That was a new $700+ iPad, from the Apple Store in the summer of 2010 about five months after launch.
That's certainly a nerd sort of pedantically correct, but the scope and scale matter a lot. Apple is far, far better about updating old devices. Anyone who tries to argue that they are equivalent to Google on this front is just being an asshole.
Yes, there are a few models that did not get more than two years of OS updates due to hardware limitations (or business reasons if you want to think that) and the iPad you mention is one of those.
If we compare to Android, the majority of all Android devices have *never* seen a software update. A supermajority (if not 90%+) don't get updates a year past their original introduction (meaning people buy them brand new and *never* get a single update).
By contrast, when Apple's famous "goto fail" bug was discovered, they issued a patch for my test device, a four year old iPod Touch 4th generation running the end-of-life iOS 6. The patch was released immediately, at the same time as the patch for the latest hardware.
Tell me... what 4 year old Android devices are getting any OS updates whatsoever?
Honestly... how is this even slightly controversial?
Apple controls their own hardware and software, and they release a limited number of models. Their support burden to release updates for older devices is minimal. They also have the benefit of requiring complete open access from the carriers and have stuck to their guns, forcing carriers to cave in. (I remember the days before Apple, when carriers struck features from devices at their whim, and the only "app" store was the horrible carrier's app store). That's also part of the reason you will never see this on Android - having let the cat out of the bag, they absolutely will not allow anyone else to usurp their control again.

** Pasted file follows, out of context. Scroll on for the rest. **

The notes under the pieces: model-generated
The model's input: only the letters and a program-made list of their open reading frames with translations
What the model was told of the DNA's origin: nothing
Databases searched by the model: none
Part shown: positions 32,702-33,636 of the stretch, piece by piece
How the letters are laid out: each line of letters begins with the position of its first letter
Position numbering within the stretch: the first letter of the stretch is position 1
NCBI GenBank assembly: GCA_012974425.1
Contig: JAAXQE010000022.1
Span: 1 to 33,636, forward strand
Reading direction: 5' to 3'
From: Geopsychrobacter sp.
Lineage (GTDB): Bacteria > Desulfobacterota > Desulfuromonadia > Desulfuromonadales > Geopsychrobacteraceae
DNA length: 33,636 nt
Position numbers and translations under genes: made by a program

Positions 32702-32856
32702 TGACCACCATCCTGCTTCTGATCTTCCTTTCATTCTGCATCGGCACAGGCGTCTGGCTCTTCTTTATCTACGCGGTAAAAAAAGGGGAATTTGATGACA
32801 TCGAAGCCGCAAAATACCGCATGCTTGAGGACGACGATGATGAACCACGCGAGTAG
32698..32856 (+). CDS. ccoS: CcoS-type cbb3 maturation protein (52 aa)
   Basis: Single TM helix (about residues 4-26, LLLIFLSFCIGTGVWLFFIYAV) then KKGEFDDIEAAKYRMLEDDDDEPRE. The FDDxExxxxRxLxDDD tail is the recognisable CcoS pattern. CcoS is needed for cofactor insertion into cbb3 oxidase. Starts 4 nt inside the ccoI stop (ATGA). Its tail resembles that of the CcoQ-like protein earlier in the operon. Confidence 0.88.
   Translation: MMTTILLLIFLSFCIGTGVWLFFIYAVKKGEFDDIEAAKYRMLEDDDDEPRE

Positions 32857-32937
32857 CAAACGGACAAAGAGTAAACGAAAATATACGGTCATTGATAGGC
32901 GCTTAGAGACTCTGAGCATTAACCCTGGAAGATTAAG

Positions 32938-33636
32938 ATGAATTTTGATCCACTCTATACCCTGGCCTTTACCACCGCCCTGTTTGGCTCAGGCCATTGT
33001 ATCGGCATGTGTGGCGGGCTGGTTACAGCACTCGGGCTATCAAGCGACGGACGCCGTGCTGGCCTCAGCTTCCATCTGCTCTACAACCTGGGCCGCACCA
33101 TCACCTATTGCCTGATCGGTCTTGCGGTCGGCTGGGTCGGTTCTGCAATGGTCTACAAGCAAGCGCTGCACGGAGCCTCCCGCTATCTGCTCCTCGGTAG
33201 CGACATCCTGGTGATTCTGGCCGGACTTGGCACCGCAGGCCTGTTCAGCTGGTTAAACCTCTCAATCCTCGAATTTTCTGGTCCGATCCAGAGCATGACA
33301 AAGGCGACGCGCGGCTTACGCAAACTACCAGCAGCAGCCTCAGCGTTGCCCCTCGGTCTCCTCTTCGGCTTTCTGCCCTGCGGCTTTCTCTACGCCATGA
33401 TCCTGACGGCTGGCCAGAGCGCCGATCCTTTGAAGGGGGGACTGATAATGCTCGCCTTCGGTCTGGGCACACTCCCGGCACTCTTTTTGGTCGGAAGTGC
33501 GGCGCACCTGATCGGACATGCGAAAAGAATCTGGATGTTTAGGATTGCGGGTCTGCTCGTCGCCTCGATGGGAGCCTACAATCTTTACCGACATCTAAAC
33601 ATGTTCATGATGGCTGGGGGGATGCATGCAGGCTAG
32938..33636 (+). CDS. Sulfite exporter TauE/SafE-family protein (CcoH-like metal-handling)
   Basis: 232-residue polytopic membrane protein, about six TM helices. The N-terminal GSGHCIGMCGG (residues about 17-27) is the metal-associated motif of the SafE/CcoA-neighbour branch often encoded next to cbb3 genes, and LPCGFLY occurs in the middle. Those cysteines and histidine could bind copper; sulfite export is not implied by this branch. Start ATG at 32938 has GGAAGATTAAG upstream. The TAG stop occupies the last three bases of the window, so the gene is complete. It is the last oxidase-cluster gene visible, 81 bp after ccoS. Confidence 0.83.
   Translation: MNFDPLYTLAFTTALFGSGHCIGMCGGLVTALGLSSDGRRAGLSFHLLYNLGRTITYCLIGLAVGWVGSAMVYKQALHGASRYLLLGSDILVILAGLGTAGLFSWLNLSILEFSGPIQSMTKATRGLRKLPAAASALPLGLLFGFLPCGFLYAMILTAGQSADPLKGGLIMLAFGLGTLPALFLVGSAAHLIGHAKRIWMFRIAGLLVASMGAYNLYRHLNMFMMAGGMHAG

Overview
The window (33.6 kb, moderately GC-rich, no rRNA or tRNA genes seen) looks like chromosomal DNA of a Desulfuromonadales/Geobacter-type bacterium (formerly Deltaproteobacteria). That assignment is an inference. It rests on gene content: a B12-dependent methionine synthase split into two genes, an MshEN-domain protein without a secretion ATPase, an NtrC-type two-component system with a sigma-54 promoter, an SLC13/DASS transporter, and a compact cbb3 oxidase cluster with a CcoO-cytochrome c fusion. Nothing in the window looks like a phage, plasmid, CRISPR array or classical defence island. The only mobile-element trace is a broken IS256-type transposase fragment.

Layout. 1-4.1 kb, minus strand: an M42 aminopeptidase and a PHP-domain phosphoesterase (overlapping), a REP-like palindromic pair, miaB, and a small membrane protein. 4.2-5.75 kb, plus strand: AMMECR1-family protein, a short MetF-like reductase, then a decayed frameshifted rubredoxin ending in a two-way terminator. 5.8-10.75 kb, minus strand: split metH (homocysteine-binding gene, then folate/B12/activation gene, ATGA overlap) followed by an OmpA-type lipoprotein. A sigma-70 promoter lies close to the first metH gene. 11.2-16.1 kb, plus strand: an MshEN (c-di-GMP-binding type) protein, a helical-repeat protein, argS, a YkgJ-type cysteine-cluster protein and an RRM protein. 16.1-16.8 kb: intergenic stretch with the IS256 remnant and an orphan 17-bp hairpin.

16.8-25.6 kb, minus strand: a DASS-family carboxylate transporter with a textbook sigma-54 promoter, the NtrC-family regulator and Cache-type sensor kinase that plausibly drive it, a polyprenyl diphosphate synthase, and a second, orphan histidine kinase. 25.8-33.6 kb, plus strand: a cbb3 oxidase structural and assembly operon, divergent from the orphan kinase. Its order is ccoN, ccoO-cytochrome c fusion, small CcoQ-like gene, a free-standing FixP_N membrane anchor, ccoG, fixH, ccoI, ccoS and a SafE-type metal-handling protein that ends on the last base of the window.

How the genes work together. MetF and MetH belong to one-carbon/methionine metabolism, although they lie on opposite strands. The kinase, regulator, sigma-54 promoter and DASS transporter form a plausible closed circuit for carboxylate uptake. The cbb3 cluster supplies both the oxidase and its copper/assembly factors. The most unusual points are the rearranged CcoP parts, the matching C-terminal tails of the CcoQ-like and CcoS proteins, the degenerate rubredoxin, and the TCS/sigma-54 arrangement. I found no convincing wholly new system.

By contrast, Android is developed by one company, has firmware developed by an SoC company, then gets modified for hardware by another, then certified by thousands of individual carriers. If anyone in that chain decides it's too much work, doesn't care, or just drags their feet then you don't get updates.
P.S. Expect carriers (at least in the US) to start injecting boot loader verification into the baseband ROM, then refuse to let your device on the network if it has been rooted. They are fighting tooth and nail to not be a commodity dumb pipe and will try anything. Many of their most profitable customers are iOS users, so they basically can't avoid doing as Apple says (ask NTT DoCoMo or Verizon how resisting Apple's demands worked out). Samsung has no such leverage - one Android phone is, to a rough order of magnitude, as good as another, so when the carriers demand locking and verification you can bet Samsung will comply.